When Cat Ingraham found out about a Community Heart & Soul project in the Bethel, Maine, area, she jumped at the chance to become the project’s coordinator. She was familiar with Heart & Soul because she lived in Saco, a neighboring town to Biddeford, which completed a project in 2010.
“I have witnessed firsthand the positive impact it has had and continues to have on the area,” she said of Biddeford’s Heart & Soul project.
An outdoor enthusiast who loves skiing, rock-climbing, hiking, and camping, Ingraham was excited to relocate from the coast to the mountainous western part of the state.
“The Bethel area is full of many active, engaged, and community-minded individuals,” said Ingraham. “Western Maine has always felt to me like a place to be. I’m more comfortable in the mountains and woods than in any city. And I love how much people care about the area, each other, and working together.”
Ingraham is coordinating Mahoosuc Heart & Soul, a multi-town project that includes Bethel (pop. 2,600), Newry (pop. 329), Greenwood (pop. 830), and Woodstock (pop. 1,300).
She describes herself as a “multi-generational Mainer.” She grew up in the Biddeford-Saco area where her father owns a law firm and her mother was a teacher. Her parents also own a campground and RV park.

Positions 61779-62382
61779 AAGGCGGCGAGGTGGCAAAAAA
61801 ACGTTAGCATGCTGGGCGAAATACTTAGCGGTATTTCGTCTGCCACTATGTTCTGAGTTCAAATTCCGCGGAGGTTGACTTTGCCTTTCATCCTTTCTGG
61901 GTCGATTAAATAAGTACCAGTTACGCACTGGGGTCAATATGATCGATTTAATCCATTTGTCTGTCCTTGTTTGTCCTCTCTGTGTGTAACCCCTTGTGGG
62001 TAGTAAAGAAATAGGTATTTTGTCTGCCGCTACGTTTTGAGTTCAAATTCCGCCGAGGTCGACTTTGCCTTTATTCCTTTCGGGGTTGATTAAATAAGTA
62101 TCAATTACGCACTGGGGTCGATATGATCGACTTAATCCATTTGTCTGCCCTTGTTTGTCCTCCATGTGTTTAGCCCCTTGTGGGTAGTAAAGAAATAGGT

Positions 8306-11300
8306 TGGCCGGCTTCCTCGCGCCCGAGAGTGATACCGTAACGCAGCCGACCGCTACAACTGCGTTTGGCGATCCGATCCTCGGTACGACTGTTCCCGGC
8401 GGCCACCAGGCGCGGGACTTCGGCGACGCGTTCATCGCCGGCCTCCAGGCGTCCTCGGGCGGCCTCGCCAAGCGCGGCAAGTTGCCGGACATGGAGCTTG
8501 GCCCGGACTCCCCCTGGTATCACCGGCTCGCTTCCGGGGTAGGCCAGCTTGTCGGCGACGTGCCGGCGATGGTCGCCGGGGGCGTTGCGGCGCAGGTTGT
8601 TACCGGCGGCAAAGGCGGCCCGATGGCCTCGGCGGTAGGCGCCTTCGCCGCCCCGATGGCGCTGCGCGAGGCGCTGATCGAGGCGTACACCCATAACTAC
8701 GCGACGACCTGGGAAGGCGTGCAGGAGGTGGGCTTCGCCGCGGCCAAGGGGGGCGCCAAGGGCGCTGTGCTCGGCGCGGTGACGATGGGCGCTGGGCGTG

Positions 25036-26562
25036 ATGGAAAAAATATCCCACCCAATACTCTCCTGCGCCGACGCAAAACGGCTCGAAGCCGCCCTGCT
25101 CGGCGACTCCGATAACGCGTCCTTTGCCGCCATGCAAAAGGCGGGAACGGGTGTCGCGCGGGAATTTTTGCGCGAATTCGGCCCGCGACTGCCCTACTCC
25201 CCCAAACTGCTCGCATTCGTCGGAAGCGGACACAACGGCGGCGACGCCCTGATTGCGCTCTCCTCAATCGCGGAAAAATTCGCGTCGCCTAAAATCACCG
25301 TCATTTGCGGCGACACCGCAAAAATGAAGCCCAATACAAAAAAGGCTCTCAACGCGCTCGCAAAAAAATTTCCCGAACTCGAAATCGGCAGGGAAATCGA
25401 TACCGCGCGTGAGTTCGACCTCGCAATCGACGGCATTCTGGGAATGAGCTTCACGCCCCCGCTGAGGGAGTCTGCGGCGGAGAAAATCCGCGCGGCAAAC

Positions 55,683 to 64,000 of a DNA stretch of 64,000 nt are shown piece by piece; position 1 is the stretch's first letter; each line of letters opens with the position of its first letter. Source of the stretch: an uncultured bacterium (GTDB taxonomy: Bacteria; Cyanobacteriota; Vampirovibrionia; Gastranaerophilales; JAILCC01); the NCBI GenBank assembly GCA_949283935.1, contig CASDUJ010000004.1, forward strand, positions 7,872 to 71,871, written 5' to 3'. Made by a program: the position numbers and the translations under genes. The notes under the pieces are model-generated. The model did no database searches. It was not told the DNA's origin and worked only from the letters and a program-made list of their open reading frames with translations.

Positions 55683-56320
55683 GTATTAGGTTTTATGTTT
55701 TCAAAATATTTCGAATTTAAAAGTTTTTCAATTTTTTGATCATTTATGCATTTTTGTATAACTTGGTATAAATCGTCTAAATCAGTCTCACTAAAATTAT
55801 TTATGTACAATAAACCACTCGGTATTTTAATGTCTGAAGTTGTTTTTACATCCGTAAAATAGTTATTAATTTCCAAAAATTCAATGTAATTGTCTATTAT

“My parents’ careers and choices to involve their children in them gave me the opportunity to grow up with the accountability and responsibility of a small business owner,” she said.
They also modeled volunteerism and community involvement, qualities that shaped her own life choices.
“Being an active member of a local community has always been central to self-identification for me as a small cog in a larger mechanism,” Ingraham said. “By volunteering I have found like-minded individuals who share some of my vision for the future. I have also found that the more you put into something, generally, the more you get out of the experience. So, if you want to be part of a community, it makes sense to put yourself out there.”
She and her husband founded Lone Pine Brewing Co. in Portland, turning a longtime microbrewing hobby into a for-profit business. Now that the business is up and running, she has turned her focus to community organization and long-range planning.
She is looking forward to learning more about her new neighbors throughout the Mahoosuc Heart & Soul communities as they craft a plan for the future that takes into account what matters most to them.
“So much of comprehensive town and regional planning happens behind closed doors in meetings where not everyone is involved or has a say in the matter,” Ingraham said. “I think for many people it’s not interesting because they do not take part in it. By reaching out into the community and speaking to people face-to-face, it makes the whole concept friendlier and personal.”